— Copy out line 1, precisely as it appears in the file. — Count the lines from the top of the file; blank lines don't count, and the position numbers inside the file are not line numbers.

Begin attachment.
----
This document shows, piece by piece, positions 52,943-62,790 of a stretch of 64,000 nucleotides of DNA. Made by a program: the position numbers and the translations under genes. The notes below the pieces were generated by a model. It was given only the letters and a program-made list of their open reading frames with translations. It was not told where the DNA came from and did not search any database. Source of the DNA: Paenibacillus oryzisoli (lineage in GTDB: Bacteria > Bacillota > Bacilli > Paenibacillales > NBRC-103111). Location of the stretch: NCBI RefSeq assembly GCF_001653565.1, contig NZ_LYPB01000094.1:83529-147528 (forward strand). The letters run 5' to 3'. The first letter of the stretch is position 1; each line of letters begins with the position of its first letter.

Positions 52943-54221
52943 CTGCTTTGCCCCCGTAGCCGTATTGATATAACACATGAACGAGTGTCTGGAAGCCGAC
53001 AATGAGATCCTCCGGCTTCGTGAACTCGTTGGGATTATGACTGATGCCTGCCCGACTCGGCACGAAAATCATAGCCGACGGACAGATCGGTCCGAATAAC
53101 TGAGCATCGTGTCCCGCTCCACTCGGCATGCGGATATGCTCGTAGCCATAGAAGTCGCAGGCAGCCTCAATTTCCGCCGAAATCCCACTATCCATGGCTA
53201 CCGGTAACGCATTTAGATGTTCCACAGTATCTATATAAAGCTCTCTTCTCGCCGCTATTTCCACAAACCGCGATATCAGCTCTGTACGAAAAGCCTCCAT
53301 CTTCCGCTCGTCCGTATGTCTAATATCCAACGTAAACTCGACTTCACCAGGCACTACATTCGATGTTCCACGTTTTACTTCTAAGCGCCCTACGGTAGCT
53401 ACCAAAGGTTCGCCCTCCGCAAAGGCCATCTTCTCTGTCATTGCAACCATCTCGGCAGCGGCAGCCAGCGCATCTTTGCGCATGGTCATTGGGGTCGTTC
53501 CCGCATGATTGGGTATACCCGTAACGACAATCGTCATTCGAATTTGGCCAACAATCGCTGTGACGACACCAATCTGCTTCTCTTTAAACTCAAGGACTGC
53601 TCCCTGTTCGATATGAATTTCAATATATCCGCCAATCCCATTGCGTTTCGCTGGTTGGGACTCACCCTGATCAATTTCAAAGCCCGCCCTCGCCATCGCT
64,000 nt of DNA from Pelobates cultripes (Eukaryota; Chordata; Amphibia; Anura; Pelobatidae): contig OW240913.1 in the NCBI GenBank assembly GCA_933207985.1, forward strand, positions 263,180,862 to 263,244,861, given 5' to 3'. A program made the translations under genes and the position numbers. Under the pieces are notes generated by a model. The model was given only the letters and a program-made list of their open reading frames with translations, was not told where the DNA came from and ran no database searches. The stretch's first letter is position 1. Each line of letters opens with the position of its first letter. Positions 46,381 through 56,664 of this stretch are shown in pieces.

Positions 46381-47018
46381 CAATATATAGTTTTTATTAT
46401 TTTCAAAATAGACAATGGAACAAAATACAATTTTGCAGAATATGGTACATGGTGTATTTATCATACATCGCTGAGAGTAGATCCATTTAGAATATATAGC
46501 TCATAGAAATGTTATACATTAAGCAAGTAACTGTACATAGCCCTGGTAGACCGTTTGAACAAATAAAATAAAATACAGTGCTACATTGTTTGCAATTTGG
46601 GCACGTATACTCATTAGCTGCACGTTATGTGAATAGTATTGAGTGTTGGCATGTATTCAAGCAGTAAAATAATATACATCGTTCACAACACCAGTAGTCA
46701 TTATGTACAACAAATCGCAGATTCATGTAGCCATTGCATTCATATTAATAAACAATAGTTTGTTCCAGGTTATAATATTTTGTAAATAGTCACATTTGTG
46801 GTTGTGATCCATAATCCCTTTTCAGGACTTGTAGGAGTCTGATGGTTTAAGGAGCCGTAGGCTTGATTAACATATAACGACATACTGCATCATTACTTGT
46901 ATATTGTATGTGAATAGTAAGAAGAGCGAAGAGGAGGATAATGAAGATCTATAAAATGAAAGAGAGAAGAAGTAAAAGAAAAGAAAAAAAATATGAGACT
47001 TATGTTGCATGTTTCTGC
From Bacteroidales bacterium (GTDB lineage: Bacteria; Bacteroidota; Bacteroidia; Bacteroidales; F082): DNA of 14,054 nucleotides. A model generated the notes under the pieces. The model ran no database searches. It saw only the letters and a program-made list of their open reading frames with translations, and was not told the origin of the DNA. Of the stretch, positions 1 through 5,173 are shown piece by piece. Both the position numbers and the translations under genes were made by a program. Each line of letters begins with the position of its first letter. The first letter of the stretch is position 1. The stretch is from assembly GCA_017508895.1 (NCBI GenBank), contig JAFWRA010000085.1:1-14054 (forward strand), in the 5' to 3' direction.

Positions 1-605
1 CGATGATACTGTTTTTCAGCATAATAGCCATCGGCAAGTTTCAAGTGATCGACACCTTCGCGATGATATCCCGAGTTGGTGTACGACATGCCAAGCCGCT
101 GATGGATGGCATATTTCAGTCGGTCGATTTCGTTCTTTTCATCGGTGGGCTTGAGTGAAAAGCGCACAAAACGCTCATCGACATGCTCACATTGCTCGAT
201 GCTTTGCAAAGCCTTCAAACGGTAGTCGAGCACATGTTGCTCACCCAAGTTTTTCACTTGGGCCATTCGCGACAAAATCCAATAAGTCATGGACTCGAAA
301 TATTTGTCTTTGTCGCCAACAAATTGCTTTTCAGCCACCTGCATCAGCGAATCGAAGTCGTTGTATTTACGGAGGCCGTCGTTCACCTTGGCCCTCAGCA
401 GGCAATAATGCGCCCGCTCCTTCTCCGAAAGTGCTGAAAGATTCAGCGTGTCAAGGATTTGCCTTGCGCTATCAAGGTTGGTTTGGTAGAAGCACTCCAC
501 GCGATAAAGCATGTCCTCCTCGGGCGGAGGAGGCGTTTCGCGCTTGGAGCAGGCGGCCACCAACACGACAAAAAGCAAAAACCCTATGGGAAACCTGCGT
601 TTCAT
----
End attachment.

This document shows, piece by piece, positions 52,943-62,790 of a stretch of 64,000 nucleotides of DNA. Made by a program: the position numbers and the translations under genes. The notes below the pieces were generated by a model. It was given only the letters and a program-made list of their open reading frames with translations. It was not told where the DNA came from and did not search any database. Source of the DNA: Paenibacillus oryzisoli (lineage in GTDB: Bacteria > Bacillota > Bacilli > Paenibacillales > NBRC-103111). Location of the stretch: NCBI RefSeq assembly GCF_001653565.1, contig NZ_LYPB01000094.1:83529-147528 (forward strand). The letters run 5' to 3'. The first letter of the stretch is position 1; each line of letters begins with the position of its first letter.